I can't watch them (or anything) on TV at all.  I can just about watch on streaming video, on a tablet, because you can hold it a lot closer.  But worse than that, in ten days' time, I'm expecting to set off for the real Olympics, for the closing ceremony.  So it's touch-and-go whether I'll get my new glasses in time, and if not, it will be a complete waste of time, as I won't be able to see a thing.

So annoyed, as I knew it wasn't an "express" service, and I knew I wasn't obliged to buy glasses at the same outfit that did the prescription.  I could have taken my 'scrip and gone back to Vision Express, who would have done it in two hours.  I just thought that as I was in a bit of a spot, it would most sensible to go ahead and get the whole lot done at once.  I knew they wouldn't have anything for me the same day, but I didn't expect them to say 10 daysscared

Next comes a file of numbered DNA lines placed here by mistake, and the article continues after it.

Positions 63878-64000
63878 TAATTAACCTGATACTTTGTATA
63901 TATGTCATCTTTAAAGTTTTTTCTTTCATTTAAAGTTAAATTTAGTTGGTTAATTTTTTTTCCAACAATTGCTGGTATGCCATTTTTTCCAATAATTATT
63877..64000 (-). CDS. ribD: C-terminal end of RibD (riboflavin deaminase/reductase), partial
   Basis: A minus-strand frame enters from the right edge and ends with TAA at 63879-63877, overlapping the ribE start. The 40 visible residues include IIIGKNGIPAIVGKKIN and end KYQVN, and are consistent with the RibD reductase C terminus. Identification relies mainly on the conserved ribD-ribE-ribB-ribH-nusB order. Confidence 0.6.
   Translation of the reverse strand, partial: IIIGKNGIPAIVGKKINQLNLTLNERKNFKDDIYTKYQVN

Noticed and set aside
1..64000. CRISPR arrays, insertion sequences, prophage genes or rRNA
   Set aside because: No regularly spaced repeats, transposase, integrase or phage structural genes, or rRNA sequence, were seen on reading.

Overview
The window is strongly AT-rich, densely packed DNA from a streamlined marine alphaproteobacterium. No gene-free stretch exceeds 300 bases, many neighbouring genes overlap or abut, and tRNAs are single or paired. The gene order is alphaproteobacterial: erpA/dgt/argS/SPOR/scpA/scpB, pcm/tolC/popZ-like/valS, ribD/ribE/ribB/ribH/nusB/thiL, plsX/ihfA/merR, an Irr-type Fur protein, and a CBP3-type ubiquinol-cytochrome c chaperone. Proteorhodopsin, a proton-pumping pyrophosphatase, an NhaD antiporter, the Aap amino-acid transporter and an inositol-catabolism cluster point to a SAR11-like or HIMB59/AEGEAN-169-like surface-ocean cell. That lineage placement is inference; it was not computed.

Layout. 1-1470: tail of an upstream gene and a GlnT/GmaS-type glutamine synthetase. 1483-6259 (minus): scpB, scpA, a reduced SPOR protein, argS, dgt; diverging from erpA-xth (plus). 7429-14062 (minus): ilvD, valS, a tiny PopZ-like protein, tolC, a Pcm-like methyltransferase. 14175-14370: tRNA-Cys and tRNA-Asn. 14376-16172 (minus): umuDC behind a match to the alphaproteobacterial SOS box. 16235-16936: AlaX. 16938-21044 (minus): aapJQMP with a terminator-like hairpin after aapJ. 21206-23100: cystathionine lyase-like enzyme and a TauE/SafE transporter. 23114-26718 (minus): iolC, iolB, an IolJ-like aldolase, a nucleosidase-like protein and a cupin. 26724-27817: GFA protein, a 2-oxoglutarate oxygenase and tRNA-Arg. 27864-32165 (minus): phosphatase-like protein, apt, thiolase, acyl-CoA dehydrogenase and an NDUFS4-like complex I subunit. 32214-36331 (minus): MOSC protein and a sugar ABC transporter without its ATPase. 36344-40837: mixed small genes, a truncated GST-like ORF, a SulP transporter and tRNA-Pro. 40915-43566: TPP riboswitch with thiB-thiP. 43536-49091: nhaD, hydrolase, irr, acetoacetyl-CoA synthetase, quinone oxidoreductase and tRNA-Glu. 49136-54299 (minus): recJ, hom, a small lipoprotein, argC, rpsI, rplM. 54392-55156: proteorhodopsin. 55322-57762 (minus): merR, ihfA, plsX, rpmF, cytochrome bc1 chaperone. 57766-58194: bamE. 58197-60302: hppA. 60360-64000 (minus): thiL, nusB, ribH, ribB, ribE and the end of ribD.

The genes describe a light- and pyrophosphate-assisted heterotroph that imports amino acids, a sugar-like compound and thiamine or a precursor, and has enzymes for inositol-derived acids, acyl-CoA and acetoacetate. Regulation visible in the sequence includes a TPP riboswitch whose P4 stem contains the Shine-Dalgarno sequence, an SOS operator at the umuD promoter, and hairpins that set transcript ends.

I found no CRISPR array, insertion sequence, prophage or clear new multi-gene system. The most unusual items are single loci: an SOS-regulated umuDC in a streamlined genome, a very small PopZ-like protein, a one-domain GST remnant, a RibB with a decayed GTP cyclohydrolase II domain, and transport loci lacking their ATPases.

I nearly fell over!  Not that that's difficult, these days.  I still could have walked out of the shop, and said: "I'll take it elsewhere, thank you, if you can't do it any quicker than that.".  VE would have had a much bigger choice of frames, too.  But stupidly, I just said, sadly: "Oh, OK then", and paid half the money up-front.  Which means I can't now ring up and cancel the order, and go to VE instead.  I did tell them I'm setting off for the Olympics in 10 days, which won't be much fun without glasses, so hopefully something will turn up before then.

In the meantime, I'm blind as far as any distance work is concerned, and totally peed off.  10 days is an awfully long time to be stuck with no glasses at all - not even an old pair.  I don't always wear them around the house anyway, but not to be able to watch telly at all is a nightmare, especially as I was laid off only last week, and had particularly wanted to relax and enjoy the Olympics.

Grrrrrrrrr...